On 11 February, we will celebrate another International Day of Women and Girls in Science.
While the names of women scientists like Marie Curie (who discovered radium) and Ada Lovelace (who contributed, with Charles Babbage, to building an early computer model) might roll off our tongues with ease, history has thrown up many eminent women in science whose names might not be as familiar. Why do we need to hear more about these women? What will that do to our emerging women scientists?
Throughout history, women have struggled for recognition in science despite making ground-breaking discoveries. And current experience shows that limiting research to just that by men can skew the results. From seatbelt design that failed to take the relative heights of men and women into consideration to cancer treatments that work on multiple protocols that include height, weight and BMI, women’s input is vital. And as you’ll see from some of our examples, women look at things differently to reveal astonishing truths.
Let’s take a look at ten women whose names we should know as well as that of Marie Curie.
1 Rosalind Franklin
Franklin, who did revolutionary work in discovering the double helix structure of DNA, died a few years before her male colleagues were awarded the Nobel Prize for this work. Before her work on DNA, Franklin was integral to the World War II efforts in revealing the properties of carbon, vital for equipment like gas masks.
2 Dorothy Hodgkin
Dorothy Hodgkin was an Oxford scholar who achieved a First Class honours degree in chemistry in 1932. After obtaining her PhD from Cambridge in 1936, Hodgkin researched the architecture of cholesterol and examined the structure of penicillin, essential to creating a synthetic version that was so critical during the war years. From the 1950s, she concentrated on the structure of insulin and built the first model of the insulin molecule. Hodgkin was awarded the Nobel Prize for Chemistry in 1964.
3 Sophia Louisa Jex-Blake
Born in 1840, Sophia Louisa Jex-Blake was home-schooled until the age of eight and obtained a job as a tutor in mathematics to young girls. In 1869, she published an essay, ‘Medicine as a profession for women’ and thereafter fought, along with six other women, for the right of women to join the medical profession as doctors. The women finally won their case in 1873. Jex-Blake then decamped to London to found the London School of Medicine for Women. Continued opposition led members of parliament to champion a private member’s bill to enable women to qualify in medicine. Jex-Blake went on to found other institutions for women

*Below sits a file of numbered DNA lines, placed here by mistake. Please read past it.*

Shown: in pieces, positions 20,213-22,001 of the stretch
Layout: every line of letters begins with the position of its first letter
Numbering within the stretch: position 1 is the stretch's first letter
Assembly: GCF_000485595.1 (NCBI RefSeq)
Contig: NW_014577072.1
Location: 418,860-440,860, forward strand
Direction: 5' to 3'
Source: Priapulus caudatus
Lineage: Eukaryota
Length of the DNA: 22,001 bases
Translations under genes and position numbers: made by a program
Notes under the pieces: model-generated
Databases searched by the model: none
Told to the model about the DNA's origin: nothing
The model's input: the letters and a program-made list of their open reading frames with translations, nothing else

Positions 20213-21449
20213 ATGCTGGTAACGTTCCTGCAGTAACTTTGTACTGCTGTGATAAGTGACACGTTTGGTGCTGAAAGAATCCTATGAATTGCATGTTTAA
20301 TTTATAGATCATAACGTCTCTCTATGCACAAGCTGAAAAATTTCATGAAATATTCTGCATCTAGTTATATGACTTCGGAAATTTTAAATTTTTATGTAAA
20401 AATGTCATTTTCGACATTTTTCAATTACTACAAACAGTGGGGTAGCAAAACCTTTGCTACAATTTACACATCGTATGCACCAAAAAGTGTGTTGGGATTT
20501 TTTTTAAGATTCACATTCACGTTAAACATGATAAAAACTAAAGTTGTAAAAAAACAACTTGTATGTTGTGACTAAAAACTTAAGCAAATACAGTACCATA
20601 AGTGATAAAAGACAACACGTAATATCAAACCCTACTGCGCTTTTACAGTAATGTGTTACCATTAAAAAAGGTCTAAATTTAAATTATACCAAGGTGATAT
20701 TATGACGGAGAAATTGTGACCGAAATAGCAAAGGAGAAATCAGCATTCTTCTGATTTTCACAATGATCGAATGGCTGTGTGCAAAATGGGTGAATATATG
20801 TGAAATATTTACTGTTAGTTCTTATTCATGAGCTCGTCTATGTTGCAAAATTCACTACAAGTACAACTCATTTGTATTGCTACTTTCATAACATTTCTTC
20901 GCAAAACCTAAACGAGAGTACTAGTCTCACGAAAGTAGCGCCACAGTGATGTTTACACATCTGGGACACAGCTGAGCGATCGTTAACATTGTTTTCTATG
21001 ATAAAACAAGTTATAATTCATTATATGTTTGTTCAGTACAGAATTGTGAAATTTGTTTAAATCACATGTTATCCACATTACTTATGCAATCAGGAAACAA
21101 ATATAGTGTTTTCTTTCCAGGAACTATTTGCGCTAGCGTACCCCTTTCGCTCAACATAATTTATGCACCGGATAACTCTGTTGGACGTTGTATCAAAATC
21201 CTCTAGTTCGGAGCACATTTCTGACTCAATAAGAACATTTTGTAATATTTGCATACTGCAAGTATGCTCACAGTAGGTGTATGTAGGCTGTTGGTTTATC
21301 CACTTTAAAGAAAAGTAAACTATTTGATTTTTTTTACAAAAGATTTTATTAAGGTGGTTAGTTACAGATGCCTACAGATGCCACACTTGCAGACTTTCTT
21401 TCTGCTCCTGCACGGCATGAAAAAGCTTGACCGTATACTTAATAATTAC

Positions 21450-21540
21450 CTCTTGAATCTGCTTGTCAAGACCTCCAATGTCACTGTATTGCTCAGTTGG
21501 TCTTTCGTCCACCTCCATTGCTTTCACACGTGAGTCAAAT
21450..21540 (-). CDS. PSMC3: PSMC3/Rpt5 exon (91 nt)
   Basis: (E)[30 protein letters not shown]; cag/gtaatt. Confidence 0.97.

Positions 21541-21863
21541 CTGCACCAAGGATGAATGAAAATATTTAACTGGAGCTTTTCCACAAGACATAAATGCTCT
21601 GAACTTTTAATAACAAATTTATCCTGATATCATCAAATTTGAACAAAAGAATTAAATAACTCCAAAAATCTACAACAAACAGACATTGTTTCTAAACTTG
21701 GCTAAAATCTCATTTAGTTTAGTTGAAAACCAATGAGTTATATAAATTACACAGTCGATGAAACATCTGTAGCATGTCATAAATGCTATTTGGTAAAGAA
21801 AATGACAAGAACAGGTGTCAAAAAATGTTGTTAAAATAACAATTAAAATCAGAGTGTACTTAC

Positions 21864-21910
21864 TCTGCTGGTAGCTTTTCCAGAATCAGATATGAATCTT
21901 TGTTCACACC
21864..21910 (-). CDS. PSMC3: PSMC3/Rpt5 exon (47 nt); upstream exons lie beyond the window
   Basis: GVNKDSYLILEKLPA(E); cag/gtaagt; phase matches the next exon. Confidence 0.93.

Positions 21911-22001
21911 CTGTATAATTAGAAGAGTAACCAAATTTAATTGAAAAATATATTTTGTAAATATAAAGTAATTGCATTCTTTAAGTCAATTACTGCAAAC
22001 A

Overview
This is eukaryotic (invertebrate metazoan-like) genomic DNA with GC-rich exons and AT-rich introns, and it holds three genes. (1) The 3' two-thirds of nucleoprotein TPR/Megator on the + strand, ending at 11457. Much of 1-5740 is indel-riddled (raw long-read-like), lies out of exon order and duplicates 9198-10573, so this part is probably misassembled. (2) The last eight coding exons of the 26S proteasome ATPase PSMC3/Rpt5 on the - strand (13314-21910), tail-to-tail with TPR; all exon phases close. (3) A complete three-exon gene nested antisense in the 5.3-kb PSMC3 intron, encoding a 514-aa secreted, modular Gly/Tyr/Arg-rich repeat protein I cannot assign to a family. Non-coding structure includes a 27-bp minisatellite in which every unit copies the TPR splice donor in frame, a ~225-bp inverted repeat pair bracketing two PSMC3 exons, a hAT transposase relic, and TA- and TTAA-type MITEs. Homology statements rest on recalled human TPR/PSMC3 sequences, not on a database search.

4 Katherine Johnson
Katherine Johnson, a mathematician who worked on NASA’s early space missions, was one of the “computers” who solved equations by hand during NASA’s early years. Overcoming racial discrimination, she and other black women on the project computed all the rocket trajectories and landings. In 1961, Johnson manually verified computer modelling of John Glenn’s orbits around Earth. Katherine Johnson was awarded the Presidential Medal of Freedom, the highest civilian honour in the US, in 2015.
5 Cecilia Payne-Gaposchkin
Payne-Gaposchkin was the first person to discover the composition of stars. During a fellowship at Harvard College Observatory, Payne-Gaposchkin determined that hydrogen was far more prevalent in our universe than conventional wisdom believed. This fundamental discovery disregarded at first, has had profound implications for the way in which we view the universe.
6 Lise Meitner
By the 1930s Lise Meitner was the foremost nuclear scientist in Germany. Being Jewish, she was forced to flee the country after Hitler’s rise to power. In Stockholm, she realised that uranium decay was actually nuclear fission, releasing energy. Seven years later, that process was used in the first nuclear bomb.
7 Grace Hopper
Grace Hopper, a gifted mathematician, aimed to demystify computing for the general public through the development of a computer language, COBOL, which was based on English words rather than binary code. Her legacy is that computing is now commonplace and accessible.
8 Jane Goodall
Working and taking notes alongside chimpanzees, Jane gained the trust of the chimpanzees, enabling her to witness animal behaviours that defied existing assumptions. Her research has changed our attitudes towards wildlife and conservation radically.
9 Bibha Chowdhuri
Bibha Chowdhuri, an Indian physicist who researched particle physics and cosmic rays, discovered that when the particle density of an air shower increases, so does the density of penetrating events. For her research work, and courtesy of the International Astronomical Union she has a star “Bibha” named after her.
10 Katsuko Saruhashi
Japanese geochemist Katsuko Saruhashi developed the first method and tools for measuring carbon dioxide in seawater, with a table named after her. Her pioneering work showed that the Pacific Ocean releases twice as much carbon dioxide as it absorbs, meaning that global warming cannot be indicating that global warming could not be substantially mitigated by seawater’s capacity to absorb carbon dioxide.
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